|Title:||Reject Foolish Indentation|
|Author:||Laura Creighton <lac at strakt.com>|
Everybody agrees that mixing tabs and spaces is a bad idea. Some people want more than this. I propose that we let people define whatever Python behaviour they want, so it will only run the way they like it, and will not run the way they don't like it. We will do this with a command line switch. Programs that aren't formatted the way the programmer wants things will raise IndentationError: Python -TNone will refuse to run when there are any tabs. Python -Tn will refuse to run when tabs are not exactly n spaces Python -TOnly will refuse to run when blocks are indented by anything other than tabs People who mix tabs and spaces, naturally, will find that their programs do not run. Alas, we haven't found a way to give them an electric shock as from a cattle prod remotely. (Though if somebody finds out a way to do this, I will be pleased to add this option to the PEP.)
Pythonfirstname.lastname@example.org (a.k.a. comp.lang.python) is periodically awash with discussions about tabs and spaces. This is inevitable, given that indentation is syntactically significant in Python. This has never solved anything, and just makes various people frustrated and angry. Eventually they start saying rude things to each other which is sad for all of us. And it is also sad that they are wasting their valuable time which they could spend creating something with Python. Moreover, for the Python community as a whole, from a public relations point of view, this is quite unfortunate. The people who aren't posting about tabs and spaces, are, (unsurprisingly) invisible, while the people who are posting make the rest of us look somewhat foolish. The problem is that there is no polite way to say 'Stop wasting your valuable time and mine.' People who are already in the middle of a flame war are not well disposed to believe that you are acting out of compassion for them, and quite rightly insist that their own time is their own to do with as they please. They are stuck like flies in treacle in this wretched argument, and it is self-evident that they cannot disengage or they would have already done so. But today I had to spend time cleaning my keyboard because the 'n' key is sticking. So, in addition to feeling compassion for these people, I am pretty annoyed. I figure if I make this PEP, we can then ask Guido to quickly reject it, and then when this argument next starts up again, we can say 'Guido isn't changing things to suit the tab-haters or the only-tabbers, so this conversation is a waste of time.' Then everybody can quietly believe that a) they are correct and b) other people are fools and c) they are undeniably fortunate to not have to share a lab with idiots, (which is something the arguers could do _now_, but apparently have forgotten). And python-list can go back to worrying if it is too smug, rather than whether it is too hostile for newcomers. Possibly somebody could get around to explaining to me what is the difference between __getattr__ and __getattribute__ in non-Classic classes in 2.2, a question I have foolishly posted in the middle of the current tab thread. I would like to know the answer to that question. This proposal, if accepted, will probably mean a heck of a lot of work for somebody. But since I don't want it accepted, I don't care.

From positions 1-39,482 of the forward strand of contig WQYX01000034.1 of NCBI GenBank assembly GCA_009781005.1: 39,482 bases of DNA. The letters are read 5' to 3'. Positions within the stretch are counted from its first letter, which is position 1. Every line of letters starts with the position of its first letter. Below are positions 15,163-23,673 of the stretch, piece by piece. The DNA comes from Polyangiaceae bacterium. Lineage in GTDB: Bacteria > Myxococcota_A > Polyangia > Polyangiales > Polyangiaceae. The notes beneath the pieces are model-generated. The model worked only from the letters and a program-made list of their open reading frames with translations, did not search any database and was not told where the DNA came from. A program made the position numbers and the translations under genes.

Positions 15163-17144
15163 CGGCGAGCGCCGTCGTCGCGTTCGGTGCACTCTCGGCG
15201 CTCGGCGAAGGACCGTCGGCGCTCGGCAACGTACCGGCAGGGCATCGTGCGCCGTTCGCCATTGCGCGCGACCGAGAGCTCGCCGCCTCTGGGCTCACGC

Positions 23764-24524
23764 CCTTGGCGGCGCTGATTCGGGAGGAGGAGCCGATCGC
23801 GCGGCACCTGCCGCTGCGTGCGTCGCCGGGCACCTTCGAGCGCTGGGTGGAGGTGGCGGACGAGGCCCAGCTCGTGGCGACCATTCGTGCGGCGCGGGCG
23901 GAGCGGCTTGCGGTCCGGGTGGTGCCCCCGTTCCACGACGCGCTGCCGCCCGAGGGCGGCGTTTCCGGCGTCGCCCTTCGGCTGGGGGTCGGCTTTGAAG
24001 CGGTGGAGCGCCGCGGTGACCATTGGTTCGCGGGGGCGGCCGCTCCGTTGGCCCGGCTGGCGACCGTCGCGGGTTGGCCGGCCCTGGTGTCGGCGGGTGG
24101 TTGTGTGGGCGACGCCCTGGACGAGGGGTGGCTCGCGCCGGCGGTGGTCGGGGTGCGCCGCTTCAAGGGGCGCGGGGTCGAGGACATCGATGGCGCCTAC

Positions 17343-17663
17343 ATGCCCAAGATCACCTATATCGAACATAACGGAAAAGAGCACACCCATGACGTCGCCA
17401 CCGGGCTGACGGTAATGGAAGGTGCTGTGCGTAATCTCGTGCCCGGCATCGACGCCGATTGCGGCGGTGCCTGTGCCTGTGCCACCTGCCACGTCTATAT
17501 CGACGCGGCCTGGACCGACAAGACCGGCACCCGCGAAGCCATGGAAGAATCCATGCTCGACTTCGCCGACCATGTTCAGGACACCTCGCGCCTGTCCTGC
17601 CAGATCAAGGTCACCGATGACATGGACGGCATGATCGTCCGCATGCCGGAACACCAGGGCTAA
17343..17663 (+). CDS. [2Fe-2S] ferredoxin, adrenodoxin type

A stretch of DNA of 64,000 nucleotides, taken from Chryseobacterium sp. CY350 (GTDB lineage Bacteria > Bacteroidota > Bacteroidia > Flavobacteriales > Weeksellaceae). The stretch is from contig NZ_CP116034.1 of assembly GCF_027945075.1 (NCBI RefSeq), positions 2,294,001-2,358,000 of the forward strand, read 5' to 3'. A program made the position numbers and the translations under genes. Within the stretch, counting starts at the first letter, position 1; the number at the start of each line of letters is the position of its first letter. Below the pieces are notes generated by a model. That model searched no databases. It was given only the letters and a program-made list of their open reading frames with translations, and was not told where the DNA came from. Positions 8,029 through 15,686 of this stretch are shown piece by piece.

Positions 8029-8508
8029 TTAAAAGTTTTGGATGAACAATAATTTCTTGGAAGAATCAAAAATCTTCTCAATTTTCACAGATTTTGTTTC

PEP 1, PEP Purpose and Guidelines http://www.python.org/dev/peps/pep-0001/  Tim Peters already has (private correspondence). My early 2.2 didn't have a __getattribute__, and __getattr__ was implemented like __getattribute__ now is. This has been fixed. The important conclusion is that my Decorator Pattern is safe and all is right with the world.
This document has been placed in the public domain.